With the theme going throughout the album, Portugal's last record, In the Mountain, In the Cloud, feels like an even greater escape than the band's previous work. Is there a pressure to consistently outdo your last efforts?
We do put a lot of pressure on ourselves, especially with that one. With being on Atlantic now, with Led Zeppelin and Aretha and Ray Charles, it's like, "Holy shit, we better crank it out." The last record damn near killed us. It was what would have been the end if we hadn't made it through. We didn't play well, we didn't sound well, and we didn't get along well. I don't know exactly what it was, but everyone got burned out, and we were just putting too much pressure on ourselves. It was a combination of a lot of small things that put is in a bad vibe in the studio.
So this time, we took our time in the studio. Our management knows we love to hang out in San Diego, so they let us out there, and we went into the studio with no management and no oversight and no deadlines. We went to the beach every morning and then kind of moseyed into the studio at the crack of 1:30 before eventually putting it together in Seattle.
In a week and a half, we finished the entire second half of the record. In the end, we got Andy Wallace (producer for Nirvana, Jeff Buckley) to mix it. It was pretty unbelievable. Just getting to work with him was fun: We weren't there with him; we were scattered all over the place around Christmas. John and I were in Alaska, and the other boys were with family in different states.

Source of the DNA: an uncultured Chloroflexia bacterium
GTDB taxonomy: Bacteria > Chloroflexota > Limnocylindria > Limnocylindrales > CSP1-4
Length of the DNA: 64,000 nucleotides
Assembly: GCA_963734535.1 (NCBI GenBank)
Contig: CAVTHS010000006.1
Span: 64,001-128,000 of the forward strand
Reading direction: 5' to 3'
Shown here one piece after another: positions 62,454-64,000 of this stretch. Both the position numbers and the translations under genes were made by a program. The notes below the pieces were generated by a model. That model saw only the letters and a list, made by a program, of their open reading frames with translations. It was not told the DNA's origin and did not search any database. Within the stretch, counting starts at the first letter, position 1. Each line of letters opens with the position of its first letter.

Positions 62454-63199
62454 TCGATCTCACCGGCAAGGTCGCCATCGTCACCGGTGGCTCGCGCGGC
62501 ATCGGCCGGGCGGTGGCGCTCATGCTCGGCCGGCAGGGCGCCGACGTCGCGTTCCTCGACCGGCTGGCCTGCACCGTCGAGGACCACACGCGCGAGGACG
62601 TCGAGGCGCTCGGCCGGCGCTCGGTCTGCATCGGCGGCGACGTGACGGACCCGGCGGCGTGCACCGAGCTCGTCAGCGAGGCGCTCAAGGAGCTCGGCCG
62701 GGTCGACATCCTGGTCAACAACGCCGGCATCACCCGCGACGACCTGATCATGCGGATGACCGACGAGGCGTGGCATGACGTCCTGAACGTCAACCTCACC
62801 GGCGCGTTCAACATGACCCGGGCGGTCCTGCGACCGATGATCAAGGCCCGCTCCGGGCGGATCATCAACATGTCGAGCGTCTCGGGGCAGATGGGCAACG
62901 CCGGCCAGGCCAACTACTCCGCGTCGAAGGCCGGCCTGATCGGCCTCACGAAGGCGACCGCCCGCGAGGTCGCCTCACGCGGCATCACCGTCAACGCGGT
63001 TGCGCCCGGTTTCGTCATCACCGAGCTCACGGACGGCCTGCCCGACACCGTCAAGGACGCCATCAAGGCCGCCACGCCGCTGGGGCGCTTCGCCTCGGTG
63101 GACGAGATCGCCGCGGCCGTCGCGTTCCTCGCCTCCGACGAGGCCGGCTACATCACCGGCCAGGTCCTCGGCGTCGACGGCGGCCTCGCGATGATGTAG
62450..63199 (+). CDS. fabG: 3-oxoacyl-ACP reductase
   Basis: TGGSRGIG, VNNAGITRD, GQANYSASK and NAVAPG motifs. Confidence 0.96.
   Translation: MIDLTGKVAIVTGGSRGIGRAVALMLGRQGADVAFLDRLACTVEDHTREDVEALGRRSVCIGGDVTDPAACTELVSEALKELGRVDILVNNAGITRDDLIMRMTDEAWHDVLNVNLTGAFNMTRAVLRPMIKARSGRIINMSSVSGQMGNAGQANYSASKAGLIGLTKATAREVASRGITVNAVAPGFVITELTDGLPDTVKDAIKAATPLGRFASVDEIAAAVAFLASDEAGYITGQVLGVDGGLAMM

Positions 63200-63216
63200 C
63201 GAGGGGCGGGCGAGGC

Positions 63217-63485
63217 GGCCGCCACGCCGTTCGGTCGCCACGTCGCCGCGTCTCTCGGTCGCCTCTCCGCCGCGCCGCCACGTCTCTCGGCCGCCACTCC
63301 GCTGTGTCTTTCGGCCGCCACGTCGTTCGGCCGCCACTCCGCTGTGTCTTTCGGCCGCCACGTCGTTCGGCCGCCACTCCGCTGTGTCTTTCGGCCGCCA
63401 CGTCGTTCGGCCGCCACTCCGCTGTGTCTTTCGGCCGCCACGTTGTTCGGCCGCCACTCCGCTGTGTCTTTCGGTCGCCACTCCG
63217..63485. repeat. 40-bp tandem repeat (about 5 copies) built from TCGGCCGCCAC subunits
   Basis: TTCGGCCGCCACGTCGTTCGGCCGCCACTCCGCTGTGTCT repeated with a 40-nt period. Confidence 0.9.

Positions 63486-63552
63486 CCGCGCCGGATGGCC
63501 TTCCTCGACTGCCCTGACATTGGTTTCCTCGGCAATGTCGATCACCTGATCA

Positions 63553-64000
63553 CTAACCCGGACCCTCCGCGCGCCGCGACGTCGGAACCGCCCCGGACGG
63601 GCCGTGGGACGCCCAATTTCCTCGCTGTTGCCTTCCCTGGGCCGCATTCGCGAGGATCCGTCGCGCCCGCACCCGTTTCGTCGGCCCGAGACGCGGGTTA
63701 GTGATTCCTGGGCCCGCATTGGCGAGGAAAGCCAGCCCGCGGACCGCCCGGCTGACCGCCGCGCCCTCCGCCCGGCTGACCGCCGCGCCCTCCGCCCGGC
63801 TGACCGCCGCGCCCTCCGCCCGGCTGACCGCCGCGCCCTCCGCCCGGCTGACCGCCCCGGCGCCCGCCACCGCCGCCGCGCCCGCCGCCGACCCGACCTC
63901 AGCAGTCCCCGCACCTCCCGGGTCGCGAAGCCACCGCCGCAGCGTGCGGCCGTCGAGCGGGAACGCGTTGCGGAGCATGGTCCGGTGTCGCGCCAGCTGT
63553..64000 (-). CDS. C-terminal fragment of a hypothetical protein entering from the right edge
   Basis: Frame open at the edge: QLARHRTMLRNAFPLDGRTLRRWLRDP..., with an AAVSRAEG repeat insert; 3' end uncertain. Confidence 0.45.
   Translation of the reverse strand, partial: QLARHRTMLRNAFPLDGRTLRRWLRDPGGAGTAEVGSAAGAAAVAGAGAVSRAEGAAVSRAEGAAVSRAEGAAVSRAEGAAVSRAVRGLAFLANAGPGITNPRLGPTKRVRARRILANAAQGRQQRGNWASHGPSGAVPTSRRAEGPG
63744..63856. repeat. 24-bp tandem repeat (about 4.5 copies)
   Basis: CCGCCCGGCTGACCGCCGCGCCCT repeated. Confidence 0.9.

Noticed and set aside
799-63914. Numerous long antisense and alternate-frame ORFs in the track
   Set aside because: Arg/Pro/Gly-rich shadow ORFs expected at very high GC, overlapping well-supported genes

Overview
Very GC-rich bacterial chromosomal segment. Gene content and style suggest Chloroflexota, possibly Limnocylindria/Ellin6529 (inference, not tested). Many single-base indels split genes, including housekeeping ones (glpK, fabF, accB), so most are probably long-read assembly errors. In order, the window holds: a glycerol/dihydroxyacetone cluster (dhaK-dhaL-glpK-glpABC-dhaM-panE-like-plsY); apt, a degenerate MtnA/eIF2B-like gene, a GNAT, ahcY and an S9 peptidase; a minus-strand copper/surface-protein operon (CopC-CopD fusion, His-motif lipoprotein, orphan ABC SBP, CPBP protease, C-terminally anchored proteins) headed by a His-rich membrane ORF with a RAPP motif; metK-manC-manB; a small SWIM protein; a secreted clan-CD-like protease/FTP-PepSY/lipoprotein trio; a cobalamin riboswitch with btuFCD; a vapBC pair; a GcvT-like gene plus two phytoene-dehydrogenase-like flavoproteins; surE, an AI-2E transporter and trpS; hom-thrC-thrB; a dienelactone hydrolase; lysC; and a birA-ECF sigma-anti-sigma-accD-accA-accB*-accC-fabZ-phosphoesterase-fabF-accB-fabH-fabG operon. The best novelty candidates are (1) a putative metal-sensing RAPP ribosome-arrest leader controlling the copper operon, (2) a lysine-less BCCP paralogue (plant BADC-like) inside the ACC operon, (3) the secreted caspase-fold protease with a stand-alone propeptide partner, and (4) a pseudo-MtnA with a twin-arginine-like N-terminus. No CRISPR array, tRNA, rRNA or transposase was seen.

But basically, no matter what time of night it was, we'd get a mix back and have to send in feedback within half an hour. I'd be shopping with my mom or something and then get an e-mail on my phone and have to pull over and give feedback immediately. He did some really interesting stuff and made it a really visual mix. When you're watching a live show, you have to have a wide-angle Kubrick shot of the entire stage, and it's this very moving mix we like a lot. Some things appear and then pop out for a while and then go quietly back into the shadows and wait.